Promare is phenomenological anime at it’s finest

promare

Promare is a new movie from the anime studio “Trigger,” which produced the TV shows “Kill la Kill” and “Gurren Lagann,” both of which were met with wide acclaim. Promare is their first venture into making a standalone movie. The movie is strong in many of the areas that Studio Trigger is known for — art direction, editing, and fight scenes — but lacks in pacing, character, and plot.

The plot is nonsense. I didn’t understand it, nor did I figure that it was worth my time to attempt to try and understand it. The protagonist is a firefighter, and the evil terrorist group has fire powers. They were born with the fire powers and are currently being hunted down by the government as to contain this power. Later, we find out that this is a lie, because actually the government wants all the fire-powered people to use their abilities to power a machine that warp drives a space vessel that can only hold a limited number of people. It’s exhausting trying to work your way through this, much less attempting to find a theme under it all. What is this story telling us? Not to trust the government, and that climate change is happening with or without warp drive technology? That’s not exactly interesting or new.

The characters work better than the plot. The main firefighter good guy is relatively bland, but his squadron is fun to watch, though they get so little screen time I was left wondering why the movie even felt the need to include them. There is an immensely powerful villian with straight, light green hair that is immediately likeable. During the duration of the movie, the two characters find out that they’re not really enemies and begin working with each other. Watching them learn to like each other is fun, and the characters have a lot of chemistry with each other.

This movie has its two main male characters kiss, but not in a romantic way, in a ‘the plot needs this or someone dies’ way. Of course this will be great for the social media marketing for this movie, especially in the long run. There will be a ton of young girls who become superfans of this movie just because of this scene. They will draw fan art and make doujinshi, and the characters aren’t even gay.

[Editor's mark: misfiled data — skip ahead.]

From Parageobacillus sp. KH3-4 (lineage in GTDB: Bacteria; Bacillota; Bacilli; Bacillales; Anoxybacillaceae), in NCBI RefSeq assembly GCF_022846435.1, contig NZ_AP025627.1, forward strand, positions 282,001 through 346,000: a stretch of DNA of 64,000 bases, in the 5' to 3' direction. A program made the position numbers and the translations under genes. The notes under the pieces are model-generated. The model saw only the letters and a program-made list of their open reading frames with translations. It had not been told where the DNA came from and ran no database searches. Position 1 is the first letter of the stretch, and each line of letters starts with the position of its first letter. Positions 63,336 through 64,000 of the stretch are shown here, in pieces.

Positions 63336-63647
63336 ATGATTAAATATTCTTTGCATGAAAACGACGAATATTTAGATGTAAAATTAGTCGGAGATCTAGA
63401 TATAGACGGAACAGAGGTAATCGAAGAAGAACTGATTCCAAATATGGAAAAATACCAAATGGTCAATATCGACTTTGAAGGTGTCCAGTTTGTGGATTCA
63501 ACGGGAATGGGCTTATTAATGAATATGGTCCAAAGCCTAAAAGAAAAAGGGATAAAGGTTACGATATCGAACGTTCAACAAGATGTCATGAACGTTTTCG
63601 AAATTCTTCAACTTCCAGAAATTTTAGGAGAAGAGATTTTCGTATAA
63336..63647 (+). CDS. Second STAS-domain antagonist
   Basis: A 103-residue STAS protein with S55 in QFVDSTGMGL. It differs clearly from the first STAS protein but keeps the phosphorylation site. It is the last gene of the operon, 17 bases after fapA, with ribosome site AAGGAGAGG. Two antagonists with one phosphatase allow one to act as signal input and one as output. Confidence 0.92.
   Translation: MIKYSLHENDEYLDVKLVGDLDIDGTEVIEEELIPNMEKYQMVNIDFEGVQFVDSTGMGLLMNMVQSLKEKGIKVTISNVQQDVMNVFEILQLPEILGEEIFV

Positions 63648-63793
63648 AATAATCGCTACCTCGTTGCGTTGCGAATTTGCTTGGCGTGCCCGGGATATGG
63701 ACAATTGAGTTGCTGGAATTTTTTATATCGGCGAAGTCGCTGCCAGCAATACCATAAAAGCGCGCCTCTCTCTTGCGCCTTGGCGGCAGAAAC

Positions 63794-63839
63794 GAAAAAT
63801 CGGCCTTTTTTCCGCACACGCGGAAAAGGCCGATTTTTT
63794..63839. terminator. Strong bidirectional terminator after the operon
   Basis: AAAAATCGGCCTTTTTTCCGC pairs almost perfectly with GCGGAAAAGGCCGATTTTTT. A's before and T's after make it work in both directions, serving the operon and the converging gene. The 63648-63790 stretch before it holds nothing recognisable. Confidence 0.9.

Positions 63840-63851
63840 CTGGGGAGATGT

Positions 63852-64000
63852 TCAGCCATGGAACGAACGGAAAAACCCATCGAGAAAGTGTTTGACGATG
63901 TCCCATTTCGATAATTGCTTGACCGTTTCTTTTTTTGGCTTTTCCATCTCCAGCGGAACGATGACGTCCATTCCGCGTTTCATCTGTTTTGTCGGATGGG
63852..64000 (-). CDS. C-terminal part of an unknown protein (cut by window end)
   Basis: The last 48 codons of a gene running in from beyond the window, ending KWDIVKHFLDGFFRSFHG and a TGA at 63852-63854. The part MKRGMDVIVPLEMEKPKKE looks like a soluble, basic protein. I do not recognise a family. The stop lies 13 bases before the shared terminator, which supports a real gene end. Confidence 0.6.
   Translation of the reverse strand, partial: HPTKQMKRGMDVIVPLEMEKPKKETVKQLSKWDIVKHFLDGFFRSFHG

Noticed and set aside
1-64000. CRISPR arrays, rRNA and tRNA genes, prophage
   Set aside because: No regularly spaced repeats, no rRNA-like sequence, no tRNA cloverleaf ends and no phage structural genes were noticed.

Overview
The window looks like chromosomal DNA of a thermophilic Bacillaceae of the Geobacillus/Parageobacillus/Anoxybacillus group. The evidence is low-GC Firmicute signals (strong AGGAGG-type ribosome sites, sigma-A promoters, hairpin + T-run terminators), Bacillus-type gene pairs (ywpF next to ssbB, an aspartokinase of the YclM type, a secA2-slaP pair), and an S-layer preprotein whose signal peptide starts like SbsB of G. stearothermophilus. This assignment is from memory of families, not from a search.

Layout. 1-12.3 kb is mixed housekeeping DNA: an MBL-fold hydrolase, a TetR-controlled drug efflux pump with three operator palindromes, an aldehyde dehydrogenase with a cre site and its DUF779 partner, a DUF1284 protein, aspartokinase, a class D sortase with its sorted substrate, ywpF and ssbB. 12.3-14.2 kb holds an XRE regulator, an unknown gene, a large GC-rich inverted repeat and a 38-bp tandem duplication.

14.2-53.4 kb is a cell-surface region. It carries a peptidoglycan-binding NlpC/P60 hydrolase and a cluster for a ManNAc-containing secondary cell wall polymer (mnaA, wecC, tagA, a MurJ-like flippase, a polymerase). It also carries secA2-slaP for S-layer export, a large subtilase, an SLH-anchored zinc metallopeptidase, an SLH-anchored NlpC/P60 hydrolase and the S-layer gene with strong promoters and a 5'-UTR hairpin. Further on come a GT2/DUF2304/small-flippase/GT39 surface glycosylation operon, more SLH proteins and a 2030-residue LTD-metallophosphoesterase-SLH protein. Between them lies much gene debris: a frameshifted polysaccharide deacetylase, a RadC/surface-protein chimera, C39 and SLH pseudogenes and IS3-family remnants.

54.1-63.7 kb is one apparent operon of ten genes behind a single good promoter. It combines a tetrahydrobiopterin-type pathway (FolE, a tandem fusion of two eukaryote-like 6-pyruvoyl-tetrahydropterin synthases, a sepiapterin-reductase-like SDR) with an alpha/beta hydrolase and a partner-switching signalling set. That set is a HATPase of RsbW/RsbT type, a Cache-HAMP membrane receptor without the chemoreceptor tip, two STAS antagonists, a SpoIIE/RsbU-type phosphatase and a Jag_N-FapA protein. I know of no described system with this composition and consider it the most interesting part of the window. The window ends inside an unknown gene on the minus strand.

In general, what the movie does right, it does amazingly– and that’s its visual style. It has its own sense of style that is bright, colorful, and daring. The movies sweeps through action scenes, never restraining the animation style. The use of bright contrasting colors alongside a heavy use of black never feels grating. The animators manage to make colors pop without being ugly. This is the main event of the movie, watching all these strong visuals come together and just work.

The music is mostly awesome. It adds intensity to the fight scenes. During these high-action scenes,there is a combination of pop songs and original background music. One pop song that stood out was Superfly’s “Kakusei,” used during the second fight. I found “Inferno” by Hiroyuki Sawano, used in the last fight and as the ending song, to be less interesting. This song felt more like an early 2000’s Disney pop star song. Rather than adding intensity to the action scenes, it distracted me with its boring sonic palette and obvious chord progressions. In a movie bursting with chaos, this song was just too clean to work.

There are three main fight scenes in the movie. The first is how the movie opens. In my opinion it is the weakest and goes on a little too long. This fight establishes that the heroes use advanced firefighting mechas, and the villains have fire powers. It shows the general weakness and hotheadedness of the main good guy. The second fight scene is by far my favorite. It focuses on the main villain creating a huge dragon out of fire and wrecking the city. The animator’s ability to move the camera around landscape in fast and free ways is impressive.

This movie is a lot. It doesn’t come in a tight, clean package. Its editing is that of lightning-quick intensity that is only understandable because it’s animated. This movie is chaos, but it creates its own language from that chaos. Where so much of art and entertainment is taking an approach of minimalism and subtracting elements, Studio Trigger has adopted a maximalist style that they are on the way to mastering.

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